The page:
FHA Loan Rates: Things to Know
There’s a good reason to have a realistic number to put in the “mortgage interest” column. If you don’t run the numbers on how much your mortgage will cost over the lifetime of the loan, you’re at a disadvantage.
Calculating the cost of the loan itself (closing costs, borrower fees, etc.) is not the same as calculating your monthly mortgage payment. You’ll want to know the fees and expenses you need to pay up front, but you’ll also want to know how much your loan costs you when the interest rate is calculated for the entire loan term.
Do you know how much your loan might cost you each year? What is the total cost of the loan once it has been fully paid off, assuming you don’t refinance or sell? And, just as importantly, does your loan have a penalty for early payoff? FHA mortgages do not, but some borrowers apply for loans that do.
Yes, home loan rates will vary from lender to lender and you should always shop around for a lender. That is obvious advice--Mortgage 101--you will get from any finance blog.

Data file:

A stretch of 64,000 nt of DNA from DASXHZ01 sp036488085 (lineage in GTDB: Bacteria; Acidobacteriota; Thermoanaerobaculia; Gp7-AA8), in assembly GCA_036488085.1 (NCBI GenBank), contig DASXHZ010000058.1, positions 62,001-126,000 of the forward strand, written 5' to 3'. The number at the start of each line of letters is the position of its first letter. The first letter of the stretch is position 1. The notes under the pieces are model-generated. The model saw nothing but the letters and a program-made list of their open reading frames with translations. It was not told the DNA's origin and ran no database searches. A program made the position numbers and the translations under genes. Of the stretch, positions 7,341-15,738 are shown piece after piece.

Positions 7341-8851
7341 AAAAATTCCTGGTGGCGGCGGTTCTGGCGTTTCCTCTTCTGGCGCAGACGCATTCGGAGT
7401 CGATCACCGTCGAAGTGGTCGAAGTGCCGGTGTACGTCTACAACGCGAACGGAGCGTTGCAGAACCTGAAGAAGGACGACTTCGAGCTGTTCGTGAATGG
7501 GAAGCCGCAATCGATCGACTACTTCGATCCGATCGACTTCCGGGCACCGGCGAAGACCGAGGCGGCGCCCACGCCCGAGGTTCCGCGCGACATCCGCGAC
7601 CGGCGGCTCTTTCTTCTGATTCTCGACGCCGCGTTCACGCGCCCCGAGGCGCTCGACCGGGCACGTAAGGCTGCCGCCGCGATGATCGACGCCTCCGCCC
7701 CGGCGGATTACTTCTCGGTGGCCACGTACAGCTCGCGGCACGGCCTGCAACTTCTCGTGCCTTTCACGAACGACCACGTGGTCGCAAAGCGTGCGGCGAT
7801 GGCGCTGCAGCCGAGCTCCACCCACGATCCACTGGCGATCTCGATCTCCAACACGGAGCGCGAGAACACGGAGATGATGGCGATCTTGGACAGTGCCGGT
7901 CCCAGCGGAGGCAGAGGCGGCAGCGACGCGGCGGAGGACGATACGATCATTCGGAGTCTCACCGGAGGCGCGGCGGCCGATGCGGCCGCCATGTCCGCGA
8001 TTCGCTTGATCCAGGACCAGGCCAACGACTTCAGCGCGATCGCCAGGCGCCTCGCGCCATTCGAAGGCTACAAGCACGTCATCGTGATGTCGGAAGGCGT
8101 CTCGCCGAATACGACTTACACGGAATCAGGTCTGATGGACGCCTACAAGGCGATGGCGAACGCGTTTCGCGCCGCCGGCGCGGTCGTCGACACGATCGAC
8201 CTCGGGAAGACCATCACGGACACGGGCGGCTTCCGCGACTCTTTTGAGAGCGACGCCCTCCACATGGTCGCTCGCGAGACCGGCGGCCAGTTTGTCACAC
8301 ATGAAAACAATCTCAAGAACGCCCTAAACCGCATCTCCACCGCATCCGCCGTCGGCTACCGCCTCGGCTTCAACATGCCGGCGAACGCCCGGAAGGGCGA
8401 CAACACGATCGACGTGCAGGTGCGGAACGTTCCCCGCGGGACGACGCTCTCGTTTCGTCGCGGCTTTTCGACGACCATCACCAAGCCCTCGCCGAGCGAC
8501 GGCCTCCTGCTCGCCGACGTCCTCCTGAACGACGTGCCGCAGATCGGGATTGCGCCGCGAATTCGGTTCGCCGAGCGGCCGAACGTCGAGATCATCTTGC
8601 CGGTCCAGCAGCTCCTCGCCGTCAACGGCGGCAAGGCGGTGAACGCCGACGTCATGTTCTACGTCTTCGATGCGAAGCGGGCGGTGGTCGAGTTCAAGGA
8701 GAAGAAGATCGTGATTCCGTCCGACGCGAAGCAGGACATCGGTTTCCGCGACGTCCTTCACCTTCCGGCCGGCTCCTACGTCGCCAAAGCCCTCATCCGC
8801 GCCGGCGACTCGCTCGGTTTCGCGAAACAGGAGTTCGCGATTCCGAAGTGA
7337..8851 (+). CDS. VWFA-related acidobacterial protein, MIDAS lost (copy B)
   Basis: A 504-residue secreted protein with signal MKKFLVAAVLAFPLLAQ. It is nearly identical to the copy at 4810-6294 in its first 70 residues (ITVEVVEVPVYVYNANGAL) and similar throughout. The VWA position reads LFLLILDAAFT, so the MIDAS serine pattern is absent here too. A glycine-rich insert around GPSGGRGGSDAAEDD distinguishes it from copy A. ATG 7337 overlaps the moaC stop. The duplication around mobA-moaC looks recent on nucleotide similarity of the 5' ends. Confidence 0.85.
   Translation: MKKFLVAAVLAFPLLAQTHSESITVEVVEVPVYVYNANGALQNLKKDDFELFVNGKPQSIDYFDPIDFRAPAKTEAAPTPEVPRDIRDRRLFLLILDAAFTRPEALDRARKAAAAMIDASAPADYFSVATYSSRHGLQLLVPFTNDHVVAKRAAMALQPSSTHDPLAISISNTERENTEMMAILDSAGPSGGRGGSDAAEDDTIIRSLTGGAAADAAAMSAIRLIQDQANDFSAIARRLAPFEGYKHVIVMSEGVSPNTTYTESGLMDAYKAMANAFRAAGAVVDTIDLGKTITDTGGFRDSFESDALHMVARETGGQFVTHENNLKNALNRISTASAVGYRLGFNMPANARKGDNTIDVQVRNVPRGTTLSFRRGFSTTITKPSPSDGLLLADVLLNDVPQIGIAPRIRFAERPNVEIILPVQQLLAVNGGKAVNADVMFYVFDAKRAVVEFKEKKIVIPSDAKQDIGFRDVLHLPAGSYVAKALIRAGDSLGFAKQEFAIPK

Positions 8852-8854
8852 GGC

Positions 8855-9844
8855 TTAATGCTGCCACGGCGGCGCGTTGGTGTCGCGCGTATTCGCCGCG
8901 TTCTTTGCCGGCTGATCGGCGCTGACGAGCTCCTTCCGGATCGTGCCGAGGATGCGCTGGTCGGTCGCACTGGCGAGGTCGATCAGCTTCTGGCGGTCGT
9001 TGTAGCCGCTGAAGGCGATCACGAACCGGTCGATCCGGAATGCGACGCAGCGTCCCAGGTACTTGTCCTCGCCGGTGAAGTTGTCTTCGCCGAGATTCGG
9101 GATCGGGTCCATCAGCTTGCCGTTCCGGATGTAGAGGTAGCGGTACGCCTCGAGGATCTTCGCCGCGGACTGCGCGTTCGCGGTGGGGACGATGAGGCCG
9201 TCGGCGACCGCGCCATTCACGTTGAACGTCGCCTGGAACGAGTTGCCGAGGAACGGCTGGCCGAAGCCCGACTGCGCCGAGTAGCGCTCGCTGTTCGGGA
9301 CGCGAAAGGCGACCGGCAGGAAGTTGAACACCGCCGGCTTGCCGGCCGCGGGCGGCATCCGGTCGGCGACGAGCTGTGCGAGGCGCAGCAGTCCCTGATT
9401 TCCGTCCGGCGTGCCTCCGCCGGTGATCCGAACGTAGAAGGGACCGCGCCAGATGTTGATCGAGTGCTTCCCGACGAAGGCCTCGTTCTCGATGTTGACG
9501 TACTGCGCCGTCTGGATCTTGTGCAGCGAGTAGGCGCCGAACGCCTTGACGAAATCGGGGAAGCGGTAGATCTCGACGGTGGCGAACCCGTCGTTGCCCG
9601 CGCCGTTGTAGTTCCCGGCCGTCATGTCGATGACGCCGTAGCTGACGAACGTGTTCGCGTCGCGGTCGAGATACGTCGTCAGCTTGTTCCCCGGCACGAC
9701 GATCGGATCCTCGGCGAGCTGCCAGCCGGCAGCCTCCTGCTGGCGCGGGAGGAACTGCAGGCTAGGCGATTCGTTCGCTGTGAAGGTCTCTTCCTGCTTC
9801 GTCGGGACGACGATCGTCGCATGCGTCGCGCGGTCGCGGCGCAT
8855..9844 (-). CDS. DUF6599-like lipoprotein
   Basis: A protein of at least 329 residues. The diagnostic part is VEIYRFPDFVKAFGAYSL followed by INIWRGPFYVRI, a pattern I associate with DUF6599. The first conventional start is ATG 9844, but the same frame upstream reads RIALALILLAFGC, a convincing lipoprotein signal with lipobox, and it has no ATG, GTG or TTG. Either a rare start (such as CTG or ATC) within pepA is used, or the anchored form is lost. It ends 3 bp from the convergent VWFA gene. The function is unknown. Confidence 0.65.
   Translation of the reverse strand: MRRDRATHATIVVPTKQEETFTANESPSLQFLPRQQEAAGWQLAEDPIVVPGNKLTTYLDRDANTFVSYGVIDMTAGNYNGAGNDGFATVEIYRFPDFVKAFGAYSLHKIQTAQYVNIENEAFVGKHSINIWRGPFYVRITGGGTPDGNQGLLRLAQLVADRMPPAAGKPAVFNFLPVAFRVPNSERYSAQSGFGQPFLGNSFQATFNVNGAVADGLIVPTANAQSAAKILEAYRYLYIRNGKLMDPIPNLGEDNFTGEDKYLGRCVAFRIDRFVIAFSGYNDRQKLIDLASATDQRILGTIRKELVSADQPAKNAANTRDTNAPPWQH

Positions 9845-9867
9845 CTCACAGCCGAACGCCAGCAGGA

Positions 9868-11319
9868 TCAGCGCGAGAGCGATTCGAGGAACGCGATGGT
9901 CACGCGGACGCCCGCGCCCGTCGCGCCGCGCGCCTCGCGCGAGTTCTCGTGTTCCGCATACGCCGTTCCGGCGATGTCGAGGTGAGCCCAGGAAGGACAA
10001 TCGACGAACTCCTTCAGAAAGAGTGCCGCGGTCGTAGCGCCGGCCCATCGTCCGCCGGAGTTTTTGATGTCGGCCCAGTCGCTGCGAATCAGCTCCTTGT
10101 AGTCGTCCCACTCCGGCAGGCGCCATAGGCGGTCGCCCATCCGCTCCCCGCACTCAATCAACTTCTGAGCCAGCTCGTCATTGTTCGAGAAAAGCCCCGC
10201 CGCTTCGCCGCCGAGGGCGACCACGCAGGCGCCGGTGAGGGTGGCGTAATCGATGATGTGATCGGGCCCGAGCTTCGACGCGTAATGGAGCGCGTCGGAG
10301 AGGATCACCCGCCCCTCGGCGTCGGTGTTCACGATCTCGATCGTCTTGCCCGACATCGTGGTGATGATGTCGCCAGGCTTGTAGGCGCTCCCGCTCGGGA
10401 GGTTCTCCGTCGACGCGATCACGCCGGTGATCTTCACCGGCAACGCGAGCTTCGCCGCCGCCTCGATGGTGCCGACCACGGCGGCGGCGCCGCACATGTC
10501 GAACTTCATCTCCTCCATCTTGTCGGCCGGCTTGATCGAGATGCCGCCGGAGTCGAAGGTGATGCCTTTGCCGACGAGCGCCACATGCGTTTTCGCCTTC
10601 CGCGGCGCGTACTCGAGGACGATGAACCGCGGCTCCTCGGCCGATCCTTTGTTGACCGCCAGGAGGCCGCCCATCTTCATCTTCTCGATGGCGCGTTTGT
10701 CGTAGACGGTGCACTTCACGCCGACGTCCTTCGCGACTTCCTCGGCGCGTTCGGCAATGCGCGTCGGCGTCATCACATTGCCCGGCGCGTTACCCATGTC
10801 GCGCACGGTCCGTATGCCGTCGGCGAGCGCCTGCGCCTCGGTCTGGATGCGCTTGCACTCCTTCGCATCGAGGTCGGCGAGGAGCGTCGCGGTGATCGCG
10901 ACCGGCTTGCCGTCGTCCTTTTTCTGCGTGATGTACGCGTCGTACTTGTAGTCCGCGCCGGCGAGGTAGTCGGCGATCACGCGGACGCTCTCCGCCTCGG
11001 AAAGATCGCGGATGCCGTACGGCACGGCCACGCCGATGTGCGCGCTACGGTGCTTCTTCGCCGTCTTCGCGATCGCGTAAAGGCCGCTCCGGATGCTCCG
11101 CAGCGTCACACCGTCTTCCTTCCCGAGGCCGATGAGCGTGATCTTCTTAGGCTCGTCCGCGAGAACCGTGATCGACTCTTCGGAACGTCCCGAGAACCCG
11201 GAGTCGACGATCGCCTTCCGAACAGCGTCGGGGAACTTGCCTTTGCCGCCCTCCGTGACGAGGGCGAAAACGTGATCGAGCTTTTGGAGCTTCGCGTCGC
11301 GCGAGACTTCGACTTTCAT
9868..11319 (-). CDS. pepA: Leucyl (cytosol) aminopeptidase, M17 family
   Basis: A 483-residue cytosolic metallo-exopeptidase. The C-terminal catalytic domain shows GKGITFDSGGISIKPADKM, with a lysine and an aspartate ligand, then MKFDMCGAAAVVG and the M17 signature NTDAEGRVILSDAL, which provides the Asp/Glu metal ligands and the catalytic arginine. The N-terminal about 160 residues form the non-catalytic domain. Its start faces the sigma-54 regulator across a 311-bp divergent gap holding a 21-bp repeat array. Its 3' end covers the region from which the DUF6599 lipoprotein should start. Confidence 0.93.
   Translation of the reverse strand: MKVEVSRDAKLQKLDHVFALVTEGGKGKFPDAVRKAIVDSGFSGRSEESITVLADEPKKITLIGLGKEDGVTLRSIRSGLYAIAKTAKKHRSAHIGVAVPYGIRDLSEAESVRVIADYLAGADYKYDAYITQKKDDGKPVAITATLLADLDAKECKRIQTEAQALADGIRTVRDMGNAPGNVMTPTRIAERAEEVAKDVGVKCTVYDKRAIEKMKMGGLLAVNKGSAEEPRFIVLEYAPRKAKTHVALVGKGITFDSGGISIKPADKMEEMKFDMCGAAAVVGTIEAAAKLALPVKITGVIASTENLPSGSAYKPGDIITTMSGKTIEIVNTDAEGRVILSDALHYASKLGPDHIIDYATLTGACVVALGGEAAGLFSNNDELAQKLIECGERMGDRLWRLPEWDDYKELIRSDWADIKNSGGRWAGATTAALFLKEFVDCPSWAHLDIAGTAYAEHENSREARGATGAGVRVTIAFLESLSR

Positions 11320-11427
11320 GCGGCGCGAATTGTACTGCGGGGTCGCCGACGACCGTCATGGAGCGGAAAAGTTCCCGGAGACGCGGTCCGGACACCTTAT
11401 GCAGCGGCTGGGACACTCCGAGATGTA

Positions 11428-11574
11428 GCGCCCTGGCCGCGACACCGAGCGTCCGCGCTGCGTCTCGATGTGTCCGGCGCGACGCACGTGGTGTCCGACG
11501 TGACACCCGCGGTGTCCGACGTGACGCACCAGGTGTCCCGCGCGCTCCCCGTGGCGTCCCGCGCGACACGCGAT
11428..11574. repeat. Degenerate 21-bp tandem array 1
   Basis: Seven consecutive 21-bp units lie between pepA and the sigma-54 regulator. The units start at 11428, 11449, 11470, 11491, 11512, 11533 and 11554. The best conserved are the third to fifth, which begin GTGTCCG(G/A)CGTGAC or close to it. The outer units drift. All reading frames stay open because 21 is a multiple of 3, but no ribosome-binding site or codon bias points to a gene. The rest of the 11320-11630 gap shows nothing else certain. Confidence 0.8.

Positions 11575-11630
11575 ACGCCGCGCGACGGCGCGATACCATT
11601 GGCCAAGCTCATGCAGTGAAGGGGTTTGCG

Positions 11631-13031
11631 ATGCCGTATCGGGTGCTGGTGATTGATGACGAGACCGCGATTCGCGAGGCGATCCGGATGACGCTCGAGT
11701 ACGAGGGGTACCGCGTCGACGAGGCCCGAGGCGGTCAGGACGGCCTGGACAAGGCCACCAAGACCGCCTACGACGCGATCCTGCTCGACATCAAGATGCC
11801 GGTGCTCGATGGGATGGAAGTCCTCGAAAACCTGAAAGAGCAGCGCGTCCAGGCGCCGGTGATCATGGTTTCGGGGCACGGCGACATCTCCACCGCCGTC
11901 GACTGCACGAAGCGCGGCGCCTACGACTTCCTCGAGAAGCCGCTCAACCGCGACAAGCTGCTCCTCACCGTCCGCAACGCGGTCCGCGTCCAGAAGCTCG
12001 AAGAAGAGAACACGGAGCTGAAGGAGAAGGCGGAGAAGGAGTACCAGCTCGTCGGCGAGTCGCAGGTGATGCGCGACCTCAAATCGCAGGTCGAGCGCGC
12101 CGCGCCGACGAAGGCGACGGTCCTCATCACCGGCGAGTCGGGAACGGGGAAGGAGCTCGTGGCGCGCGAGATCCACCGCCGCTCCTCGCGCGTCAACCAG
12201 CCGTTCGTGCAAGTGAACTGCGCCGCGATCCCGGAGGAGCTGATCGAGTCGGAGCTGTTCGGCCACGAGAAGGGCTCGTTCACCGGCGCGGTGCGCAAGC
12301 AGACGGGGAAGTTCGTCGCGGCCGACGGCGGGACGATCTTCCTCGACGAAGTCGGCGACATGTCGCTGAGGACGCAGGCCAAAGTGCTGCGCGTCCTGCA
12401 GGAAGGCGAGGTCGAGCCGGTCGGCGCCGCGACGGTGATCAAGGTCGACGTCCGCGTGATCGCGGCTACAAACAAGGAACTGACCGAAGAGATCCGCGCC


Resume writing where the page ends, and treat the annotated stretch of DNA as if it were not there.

But what is not so obvious? Lenders price their loans differently and they assign interest rates differently, too. The mortgage rate you get offered from one lender might seem lower and therefore more attractive than others. Some lenders may “reprice” a mortgage due to changing rates right away, others may not.
You will need to ask whether or not that rate is offered at the expense of higher closing costs. Ask the lender to explain whether or not that is true for the rates you seek and compare that with other mortgage lenders.
When rates change, some lenders might not adjust their rates, instead pass the savings on in the form of lower closing costs. And your lender may offer you a lower set of closing costs at the expense of a higher rate.
FHA mortgage loan interest rates are not set or regulated by the FHA.
That’s more Mortgage Loans 101 information common on some finance blogs. What is not so commonly discussed? How mortgage rates are influenced by current market conditions, which are affected by certain investment trends.
Smart house hunters pay attention to housing supply and demand trends. In cases where there is high demand and low supply, sale prices may trend higher; yesterday’s interest rates for a home loan, if applied today, would mean a higher overall cost of the loan over its lifetime because the loan amount itself is higher. The math you run in the planning stages of your home loan should be run again with the most current interest rates to give you a realistic idea of the cost of what you are applying for in today’s market.
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